The historical landscape was both a product of natural forces and human endeavor. Prairie fires resulting from both natural and human causes were a common, if not annual, occurrence on the plains, providing rich nutrients to the soil and stimulating the growth of native vegetation. An early description (1871) of prairie fires comes from Charles White's harrowing tale of escape from a tallgrass prairie fire in northwest Iowa.  Plains Indians deliberately used prairie fires in their hunting and plant gathering practices to help control the seasonal movement of bison, to promote specific vegetation growth by increasing the "edge effect" and to foster the diversity of habitats. 
In much the same way, the extant landscape displays the interconnected influences of cultural and natural components in a continuously evolving relationship. Human societies are linked to the physical environment through the use and adaptation of available natural resources, as environmental constraints help define settlement and subsistence options available to a particular social group. These constraints include proximity to water, climatic patterns, access to lithic resources, and the presence of game and edible plants. Parameters such as these affect site selection for settlements and influence the likelihood of the site's subsequent preservation. Only sites preserved through a combination of environmental and geographic factors remain sufficiently intact to yield information concerning prehistoric peoples. Consequently, the information available about patterns of human occupation in a given area is shaped both by the type of societies that occupied the area and the subsequent and contemporary environmental conditions present at the site.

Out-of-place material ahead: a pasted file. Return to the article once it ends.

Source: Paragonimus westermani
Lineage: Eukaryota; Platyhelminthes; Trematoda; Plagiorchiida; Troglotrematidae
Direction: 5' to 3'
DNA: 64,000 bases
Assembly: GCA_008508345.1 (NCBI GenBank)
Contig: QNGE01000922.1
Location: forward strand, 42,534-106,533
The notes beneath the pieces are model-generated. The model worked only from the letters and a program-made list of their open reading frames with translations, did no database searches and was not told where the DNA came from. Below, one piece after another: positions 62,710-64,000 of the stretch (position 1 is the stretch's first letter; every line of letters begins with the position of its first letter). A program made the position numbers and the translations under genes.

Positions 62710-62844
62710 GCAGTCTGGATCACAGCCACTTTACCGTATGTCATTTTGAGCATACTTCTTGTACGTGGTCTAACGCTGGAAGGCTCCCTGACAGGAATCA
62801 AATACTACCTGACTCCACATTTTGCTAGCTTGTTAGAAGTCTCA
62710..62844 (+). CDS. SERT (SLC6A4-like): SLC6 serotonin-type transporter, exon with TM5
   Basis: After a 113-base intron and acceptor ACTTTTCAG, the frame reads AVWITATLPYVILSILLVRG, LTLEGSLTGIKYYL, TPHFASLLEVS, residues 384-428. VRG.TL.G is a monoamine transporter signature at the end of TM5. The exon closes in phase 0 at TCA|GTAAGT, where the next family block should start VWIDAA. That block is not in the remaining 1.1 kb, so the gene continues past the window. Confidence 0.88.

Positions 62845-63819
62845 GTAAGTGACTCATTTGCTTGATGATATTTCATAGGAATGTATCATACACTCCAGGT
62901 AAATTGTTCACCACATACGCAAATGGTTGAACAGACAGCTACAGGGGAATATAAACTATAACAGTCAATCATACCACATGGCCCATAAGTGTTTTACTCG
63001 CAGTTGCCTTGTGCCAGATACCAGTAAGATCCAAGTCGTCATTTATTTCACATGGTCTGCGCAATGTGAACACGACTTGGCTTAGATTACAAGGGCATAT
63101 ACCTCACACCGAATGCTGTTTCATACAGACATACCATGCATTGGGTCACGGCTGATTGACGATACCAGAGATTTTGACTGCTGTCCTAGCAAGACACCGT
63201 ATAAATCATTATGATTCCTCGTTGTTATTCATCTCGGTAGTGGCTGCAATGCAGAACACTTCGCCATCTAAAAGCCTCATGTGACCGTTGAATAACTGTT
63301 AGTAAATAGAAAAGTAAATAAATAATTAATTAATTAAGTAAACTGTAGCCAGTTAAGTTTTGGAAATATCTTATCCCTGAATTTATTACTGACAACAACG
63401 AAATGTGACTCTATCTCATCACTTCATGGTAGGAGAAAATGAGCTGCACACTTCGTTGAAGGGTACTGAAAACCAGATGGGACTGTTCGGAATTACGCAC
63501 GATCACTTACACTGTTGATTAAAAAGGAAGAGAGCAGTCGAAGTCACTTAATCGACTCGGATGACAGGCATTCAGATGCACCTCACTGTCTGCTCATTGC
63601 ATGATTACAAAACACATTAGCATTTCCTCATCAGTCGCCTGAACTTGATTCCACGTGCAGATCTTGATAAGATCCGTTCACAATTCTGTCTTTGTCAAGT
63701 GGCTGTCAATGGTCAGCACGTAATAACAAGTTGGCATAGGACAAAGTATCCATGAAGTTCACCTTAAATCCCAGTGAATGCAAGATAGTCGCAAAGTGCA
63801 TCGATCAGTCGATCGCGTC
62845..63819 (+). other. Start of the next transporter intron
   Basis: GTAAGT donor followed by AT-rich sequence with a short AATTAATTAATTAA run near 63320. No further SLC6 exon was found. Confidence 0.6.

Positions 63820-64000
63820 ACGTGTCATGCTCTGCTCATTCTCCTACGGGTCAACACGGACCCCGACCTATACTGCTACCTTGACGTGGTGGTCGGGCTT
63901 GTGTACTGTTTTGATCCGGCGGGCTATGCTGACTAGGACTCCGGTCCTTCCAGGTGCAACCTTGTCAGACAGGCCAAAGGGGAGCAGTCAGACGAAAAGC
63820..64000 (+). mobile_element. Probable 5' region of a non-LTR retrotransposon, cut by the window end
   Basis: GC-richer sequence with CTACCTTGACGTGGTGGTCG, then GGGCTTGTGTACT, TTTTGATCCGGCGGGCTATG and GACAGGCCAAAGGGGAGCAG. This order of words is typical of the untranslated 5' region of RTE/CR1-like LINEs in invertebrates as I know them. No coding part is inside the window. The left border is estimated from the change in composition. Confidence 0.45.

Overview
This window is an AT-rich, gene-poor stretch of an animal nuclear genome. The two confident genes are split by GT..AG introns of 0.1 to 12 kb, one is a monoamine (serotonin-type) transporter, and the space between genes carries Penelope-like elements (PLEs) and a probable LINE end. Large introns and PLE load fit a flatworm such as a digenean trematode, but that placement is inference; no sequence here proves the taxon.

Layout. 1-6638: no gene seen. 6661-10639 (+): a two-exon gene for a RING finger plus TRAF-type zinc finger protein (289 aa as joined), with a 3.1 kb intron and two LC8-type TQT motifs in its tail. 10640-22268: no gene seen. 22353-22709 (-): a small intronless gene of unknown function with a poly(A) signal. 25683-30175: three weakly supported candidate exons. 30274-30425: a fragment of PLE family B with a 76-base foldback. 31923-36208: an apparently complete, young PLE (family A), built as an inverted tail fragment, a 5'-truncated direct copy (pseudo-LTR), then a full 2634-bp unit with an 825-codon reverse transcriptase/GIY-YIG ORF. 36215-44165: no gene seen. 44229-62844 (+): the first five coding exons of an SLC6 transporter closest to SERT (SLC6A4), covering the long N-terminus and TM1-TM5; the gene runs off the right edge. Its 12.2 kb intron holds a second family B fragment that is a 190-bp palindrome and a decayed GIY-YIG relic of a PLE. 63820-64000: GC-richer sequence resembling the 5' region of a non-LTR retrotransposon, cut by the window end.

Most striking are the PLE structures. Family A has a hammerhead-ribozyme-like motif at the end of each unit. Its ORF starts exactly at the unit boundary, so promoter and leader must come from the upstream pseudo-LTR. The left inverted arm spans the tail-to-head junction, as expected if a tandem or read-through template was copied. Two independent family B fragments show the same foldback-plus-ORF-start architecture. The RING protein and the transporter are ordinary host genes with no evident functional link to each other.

Last Updated: 08-Oct-2003